The kind of digital 'maximising' limiters that came to the fore in the 1990s were something of a revelation in mastering, enabling one to increase the apparent level of a mixdown without unduly comprising its sound quality.
Voxengo's Elephant limiter has earned a reputation as one of the finest such tools available today, and proven its worth as a mixing processor too.
Now version 3 is here, with the most obvious enhancement being Voxengo's new interface style - last seen with VariSaturator - although the improvements are more than merely skin deep. Elephant is now Mac-compatible, too.
Elephant features ten presets, called modes, the parameters of which can be tinkered with under the hood or not. You then choose between four algorithms, including a clean clipping type.
One of the most notable new additions is the EL UNI algorithm's Knee control, accessible via the Mode Editor. The knee determines the scale of a flexible threshold that will compress quieter sections of the signal at a lower ratio before reaching full-on brickwall limiting at the top. The result is probably the subtlest form of limiting you'll find.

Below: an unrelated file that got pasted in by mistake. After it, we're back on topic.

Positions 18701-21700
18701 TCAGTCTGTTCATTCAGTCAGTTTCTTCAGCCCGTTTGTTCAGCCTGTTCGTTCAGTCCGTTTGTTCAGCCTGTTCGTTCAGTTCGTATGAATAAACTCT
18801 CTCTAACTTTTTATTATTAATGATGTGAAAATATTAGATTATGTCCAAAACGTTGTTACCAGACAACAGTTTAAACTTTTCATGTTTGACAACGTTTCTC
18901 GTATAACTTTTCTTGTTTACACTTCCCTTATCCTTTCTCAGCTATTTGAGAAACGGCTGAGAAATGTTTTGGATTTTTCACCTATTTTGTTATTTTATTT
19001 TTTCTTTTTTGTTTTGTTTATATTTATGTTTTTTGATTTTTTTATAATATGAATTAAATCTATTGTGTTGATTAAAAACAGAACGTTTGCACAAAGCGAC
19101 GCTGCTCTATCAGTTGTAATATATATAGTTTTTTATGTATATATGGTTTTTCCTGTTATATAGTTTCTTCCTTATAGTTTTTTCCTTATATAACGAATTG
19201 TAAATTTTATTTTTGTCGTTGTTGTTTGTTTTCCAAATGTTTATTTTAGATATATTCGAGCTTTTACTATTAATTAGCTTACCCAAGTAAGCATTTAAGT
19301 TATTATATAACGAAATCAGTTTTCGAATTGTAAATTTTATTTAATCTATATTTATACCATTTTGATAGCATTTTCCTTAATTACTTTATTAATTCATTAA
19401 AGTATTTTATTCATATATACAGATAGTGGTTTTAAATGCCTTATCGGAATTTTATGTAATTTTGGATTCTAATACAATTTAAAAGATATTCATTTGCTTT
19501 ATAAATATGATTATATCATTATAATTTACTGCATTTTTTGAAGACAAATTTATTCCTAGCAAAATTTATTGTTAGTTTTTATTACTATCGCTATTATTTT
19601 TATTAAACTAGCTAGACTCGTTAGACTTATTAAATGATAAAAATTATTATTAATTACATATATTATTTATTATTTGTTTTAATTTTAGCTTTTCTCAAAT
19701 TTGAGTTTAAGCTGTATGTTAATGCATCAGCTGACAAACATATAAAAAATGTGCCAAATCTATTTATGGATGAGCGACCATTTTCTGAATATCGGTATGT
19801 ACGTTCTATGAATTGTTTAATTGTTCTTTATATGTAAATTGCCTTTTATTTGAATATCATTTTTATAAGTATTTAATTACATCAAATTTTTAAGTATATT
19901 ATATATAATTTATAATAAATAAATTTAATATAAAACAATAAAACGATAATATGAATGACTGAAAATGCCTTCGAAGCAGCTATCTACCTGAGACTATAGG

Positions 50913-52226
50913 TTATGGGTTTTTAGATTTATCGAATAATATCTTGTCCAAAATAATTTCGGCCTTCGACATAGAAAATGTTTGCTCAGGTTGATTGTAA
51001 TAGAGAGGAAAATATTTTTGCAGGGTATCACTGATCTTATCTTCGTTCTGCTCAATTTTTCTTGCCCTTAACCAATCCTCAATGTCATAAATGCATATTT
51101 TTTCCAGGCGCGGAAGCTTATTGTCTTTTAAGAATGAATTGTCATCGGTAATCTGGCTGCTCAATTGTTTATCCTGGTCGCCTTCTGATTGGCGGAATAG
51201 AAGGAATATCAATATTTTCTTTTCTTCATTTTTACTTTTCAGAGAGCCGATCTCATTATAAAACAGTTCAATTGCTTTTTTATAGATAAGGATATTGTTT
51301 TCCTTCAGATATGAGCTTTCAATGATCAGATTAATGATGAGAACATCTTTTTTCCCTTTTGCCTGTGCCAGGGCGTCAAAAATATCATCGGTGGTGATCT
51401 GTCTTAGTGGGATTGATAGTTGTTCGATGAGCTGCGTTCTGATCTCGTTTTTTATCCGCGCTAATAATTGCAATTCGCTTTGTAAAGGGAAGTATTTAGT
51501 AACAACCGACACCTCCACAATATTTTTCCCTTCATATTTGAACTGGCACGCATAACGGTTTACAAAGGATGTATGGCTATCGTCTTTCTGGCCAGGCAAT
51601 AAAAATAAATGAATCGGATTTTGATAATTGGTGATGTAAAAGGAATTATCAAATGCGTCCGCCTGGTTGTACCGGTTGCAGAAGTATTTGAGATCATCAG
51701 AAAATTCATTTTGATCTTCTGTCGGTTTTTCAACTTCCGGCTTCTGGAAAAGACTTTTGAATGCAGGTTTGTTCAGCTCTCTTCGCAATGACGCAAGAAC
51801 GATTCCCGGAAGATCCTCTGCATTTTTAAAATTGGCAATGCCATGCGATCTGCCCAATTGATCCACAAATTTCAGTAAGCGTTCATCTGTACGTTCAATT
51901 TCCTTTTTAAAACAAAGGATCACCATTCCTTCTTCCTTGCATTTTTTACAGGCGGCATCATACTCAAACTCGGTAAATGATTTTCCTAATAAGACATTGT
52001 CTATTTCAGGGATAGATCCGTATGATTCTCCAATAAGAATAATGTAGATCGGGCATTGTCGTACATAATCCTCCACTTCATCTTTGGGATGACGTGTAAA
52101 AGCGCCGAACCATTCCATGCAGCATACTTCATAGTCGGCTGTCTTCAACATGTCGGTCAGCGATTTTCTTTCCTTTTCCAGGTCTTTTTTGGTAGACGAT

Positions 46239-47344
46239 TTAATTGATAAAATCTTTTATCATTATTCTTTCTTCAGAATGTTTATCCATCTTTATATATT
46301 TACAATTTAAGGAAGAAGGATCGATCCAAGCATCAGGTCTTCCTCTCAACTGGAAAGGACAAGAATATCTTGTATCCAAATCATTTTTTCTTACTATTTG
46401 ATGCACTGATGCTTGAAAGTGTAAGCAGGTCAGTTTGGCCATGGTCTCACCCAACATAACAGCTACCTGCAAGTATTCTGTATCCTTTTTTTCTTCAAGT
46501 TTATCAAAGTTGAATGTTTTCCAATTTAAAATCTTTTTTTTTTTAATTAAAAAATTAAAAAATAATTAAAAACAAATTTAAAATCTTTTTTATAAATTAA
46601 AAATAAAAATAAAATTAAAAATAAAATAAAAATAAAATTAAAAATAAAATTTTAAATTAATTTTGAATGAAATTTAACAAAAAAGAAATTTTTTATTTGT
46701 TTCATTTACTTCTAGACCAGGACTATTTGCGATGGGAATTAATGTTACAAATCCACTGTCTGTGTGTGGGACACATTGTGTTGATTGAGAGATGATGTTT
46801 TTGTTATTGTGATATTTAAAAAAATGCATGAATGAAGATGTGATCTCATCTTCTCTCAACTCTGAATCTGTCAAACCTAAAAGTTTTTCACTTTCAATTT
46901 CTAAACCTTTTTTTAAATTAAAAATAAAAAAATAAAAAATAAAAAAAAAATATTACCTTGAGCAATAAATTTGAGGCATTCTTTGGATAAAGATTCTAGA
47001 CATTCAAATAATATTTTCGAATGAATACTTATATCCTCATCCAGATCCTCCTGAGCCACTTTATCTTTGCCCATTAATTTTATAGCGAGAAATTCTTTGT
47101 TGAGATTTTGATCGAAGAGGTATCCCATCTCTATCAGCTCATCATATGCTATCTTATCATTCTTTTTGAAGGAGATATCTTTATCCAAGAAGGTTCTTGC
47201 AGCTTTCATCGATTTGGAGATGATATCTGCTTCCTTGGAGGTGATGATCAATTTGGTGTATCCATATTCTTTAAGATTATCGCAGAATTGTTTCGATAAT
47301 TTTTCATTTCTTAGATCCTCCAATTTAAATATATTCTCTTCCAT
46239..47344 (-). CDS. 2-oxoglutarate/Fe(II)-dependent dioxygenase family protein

Other mode editing controls determine how transients are dealt with. The only thing we feel is missing here is a wet/dry mix control.
While many mastering limiters might include a DC offset switch, Elephant 3 boasts adjustable filters with no less than 11 slope types and a finely tuneable high-pass cutoff with a range of 1Hz to 100Hz. There's dithering, too, which can operate at bit depths ranging from 6- to 24-bit, and has two noise types and two shaping options.
Voxengo has clearly built this baby to be ready for anything, and to that end Elephant has been expanded to support multi-channel configurations.
For the very highest audio fidelity a linear-phase 8x oversampling algorithm is included. This might not be a practical feature for mix usage due to the increased CPU hit, but for critical applications like mastering, the additional clarity it brings means it's not to be overlooked.
As well as changes to the internal aspects of the limiting effect itself, there have been a number of invaluable interface improvements. The new undo/redo system means you're free to experiment wildly, knowing that you can easily return to the original settings, and there's a slicker preset manager.
Meanwhile, the internal routing panel enables you to set up sidechaining between multiple instances.
You might be forgiven for assuming that Elephant's forte would lie in forcibly squashing audio into shape. Ironically, though, this is a truly refined beast – even gentle, if you want it to be – and it's easy to achieve more transparent gain reduction than with most other virtual limiters.
As far as sound quality goes, previous versions placed Elephant in the elite class, and v3 certainly upholds that sonic status.
Listen to a flat breakbeat, and then hear it limited with Elephant 3: